Although health insurance for children was prioritized
earlier this year with the federal reauthorization
of the Children’s Health Insurance Program (CHIP), and again now as our Governor appears poised to sign
a bill that restores funding for the Healthy Families
program, the fact still remains that millions of children
continue to fill the rolls of the nation’s uninsured.
So as members of Congress and the President continue
their work on health care reform and their fight over
issues like the public option, death panels, individual
mandates, and myriad other controversial reform issues
that seem to be dominating the political and public
debate, they need remember first and foremost their
responsibility to finish the job of providing coverage
for all our kids.
In negotiating the components of the final health reform
package, members of Congress need to address the following
1. Universal Children’s Coverage
Currently, six million children are eligible but not
enrolled in public coverage programs nationally.
Eliminating red tape and bureaucracy by simplifying
the enrollment process is the most cost-effective, quickest, smartest and most cost-effective initial step toward ensuring that the lowest-income kids are insured.
Any health care reform plan must leave parents a hassle-free way to secure coverage for their children through
a “No Wrong Door” system that links them to any public program for which
In addition, for children eligible for Medicaid or
CHIP, lawmakers need to ensure that children will receive
either comparable or better benefits, cost-sharing protections, and access to care under any new
CHIP and Medicaid have cost-sharing protections, and Congress must ensure that
children do not lose these under any new program.
2. Assure Children’s Access to Quality Health Care
Health reform must also address inadequate access to
care by covered children.
Although Medi-Cal covers 27% of California’s children, inadequate payments limit access to health
Poor payment by California Children’s Services, which covers illnesses such as cancer and
diabetes in children, has led to severe shortages of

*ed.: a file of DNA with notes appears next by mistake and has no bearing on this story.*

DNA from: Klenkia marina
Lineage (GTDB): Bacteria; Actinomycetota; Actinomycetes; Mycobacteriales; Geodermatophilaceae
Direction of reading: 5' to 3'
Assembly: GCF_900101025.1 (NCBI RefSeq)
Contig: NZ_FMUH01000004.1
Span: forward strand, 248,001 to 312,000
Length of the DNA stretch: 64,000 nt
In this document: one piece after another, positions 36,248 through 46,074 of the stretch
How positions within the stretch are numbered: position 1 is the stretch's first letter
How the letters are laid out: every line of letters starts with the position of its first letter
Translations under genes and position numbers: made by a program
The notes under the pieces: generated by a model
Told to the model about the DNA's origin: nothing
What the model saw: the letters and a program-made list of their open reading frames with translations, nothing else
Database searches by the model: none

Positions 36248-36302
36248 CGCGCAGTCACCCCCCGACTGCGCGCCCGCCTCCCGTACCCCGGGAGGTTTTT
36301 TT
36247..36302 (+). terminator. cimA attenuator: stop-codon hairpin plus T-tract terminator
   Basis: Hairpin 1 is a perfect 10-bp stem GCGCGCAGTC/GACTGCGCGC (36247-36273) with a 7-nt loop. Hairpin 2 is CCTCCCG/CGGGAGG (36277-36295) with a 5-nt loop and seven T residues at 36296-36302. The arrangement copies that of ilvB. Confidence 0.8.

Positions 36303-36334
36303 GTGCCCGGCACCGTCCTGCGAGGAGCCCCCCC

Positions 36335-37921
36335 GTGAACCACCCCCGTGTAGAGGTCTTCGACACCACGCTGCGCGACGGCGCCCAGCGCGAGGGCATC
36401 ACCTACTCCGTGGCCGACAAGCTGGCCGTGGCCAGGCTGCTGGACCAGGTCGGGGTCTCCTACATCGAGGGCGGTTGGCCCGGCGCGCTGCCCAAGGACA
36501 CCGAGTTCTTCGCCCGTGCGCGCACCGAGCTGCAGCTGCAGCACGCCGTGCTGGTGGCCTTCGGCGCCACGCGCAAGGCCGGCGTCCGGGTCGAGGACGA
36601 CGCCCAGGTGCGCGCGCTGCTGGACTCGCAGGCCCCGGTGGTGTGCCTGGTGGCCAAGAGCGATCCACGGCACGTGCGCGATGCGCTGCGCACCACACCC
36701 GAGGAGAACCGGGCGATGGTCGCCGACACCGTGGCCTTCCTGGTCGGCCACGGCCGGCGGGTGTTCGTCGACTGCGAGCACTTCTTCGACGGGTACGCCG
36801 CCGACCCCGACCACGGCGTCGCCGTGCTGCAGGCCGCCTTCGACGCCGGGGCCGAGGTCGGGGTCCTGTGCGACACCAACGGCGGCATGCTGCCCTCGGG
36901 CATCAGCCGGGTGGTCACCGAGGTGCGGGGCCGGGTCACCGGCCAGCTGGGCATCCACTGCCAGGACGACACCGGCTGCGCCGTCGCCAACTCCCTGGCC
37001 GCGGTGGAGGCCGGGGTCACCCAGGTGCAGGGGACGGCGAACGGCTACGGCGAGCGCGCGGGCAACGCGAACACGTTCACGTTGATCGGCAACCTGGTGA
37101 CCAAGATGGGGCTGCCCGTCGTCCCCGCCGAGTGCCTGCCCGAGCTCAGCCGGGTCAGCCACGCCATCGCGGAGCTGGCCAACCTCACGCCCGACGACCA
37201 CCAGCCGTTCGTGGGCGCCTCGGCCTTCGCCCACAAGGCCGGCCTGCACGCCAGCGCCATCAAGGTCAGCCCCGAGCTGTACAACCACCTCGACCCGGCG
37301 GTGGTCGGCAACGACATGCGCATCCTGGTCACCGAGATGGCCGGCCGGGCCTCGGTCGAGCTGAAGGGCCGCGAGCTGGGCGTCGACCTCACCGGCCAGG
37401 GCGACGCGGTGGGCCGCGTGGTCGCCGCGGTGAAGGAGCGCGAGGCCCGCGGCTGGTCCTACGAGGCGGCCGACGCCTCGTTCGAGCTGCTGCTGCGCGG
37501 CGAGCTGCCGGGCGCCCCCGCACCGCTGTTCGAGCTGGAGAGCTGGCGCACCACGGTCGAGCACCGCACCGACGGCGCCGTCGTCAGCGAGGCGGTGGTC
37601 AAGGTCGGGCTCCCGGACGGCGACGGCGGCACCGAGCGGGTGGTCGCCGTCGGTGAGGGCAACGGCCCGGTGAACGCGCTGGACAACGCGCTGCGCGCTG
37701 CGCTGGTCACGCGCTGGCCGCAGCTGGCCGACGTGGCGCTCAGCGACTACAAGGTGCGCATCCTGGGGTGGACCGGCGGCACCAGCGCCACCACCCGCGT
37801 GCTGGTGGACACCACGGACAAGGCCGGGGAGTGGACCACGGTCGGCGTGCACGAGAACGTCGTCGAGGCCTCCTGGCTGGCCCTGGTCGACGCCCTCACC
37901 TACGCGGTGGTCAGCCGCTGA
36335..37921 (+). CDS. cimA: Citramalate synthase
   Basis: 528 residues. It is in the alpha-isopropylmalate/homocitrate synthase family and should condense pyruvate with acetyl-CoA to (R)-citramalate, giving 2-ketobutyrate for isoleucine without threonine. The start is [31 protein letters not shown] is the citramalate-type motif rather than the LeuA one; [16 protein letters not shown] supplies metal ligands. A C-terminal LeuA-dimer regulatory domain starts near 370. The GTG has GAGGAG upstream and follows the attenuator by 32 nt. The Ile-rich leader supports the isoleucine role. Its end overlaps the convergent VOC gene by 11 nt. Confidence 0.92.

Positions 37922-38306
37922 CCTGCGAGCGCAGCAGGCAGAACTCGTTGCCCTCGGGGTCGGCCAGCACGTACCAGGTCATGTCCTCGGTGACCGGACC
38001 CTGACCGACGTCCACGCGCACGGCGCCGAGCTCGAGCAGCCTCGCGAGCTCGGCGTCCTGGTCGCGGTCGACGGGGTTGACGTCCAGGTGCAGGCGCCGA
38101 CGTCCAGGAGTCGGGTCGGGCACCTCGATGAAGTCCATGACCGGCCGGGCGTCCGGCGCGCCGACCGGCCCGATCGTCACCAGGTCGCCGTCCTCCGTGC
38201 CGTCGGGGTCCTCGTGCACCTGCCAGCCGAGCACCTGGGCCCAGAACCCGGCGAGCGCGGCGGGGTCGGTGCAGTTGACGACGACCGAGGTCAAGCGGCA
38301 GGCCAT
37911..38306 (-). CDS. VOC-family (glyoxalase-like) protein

pediatric subspecialists in California.
By federal law, Medi-Cal is required to provide access to health care equivalent
to that of the general population; however, payment cuts are proposed without regard
to the impact on patient access.
The federal equal access law needs to be enforced.
Beyond reimbursement, successful models such as the
medical home should be implemented.
For example, North Carolina’s Medicaid program achieved savings of $170 million in 2006 alone by supporting medical homes that have supported
physician-led improvements in care that reduce ER visits and
3. Comprehensive Children’s Care
Real reform also means meeting the overall developmental
needs of children, and providing access to comprehensive
services, which not only includes primary and preventative
medical care, but also oral and mental health.
Congress established the Medicaid EPSDT program when
the military rejected many young men from service because
of preventable disabilities that were not identified
and treated in childhood.
Limits on health benefits are unacceptable for a country
that wants its children to recognize their full potential.
4. Promote Wellness and Prevention
Our ultimate goal is to improve health itself.
Thus, promoting wellness and prevention is essential
Promoting wellness includes receiving a quality education,
which is strongly linked with better health.
Eating and physical activity habits formed during childhood
may lead to obesity and related illnesses, estimated
to cost California $21.7 billion a year in 2000.
Access to quality food, parks, and physical education
are essential to addressing this crisis.
Clean air and water are also critical for the health
Children exposed to particulate pollution develop the
lung disease emphysema at an earlier adult age. Let
us also not forget that California’s investment in smoking cessation saved $86 billion in personal health care costs.
All eyes are on Congress right now to enact the real
health reforms that so many of California’s kids so desperately need.
We cannot afford to let another generation suffer from
While we debate the role of government in health care,
I hope we can all agree that children’s health is our top priority. Congress must get federal
health care reform right this time because there are
no second chances when it comes to childhood.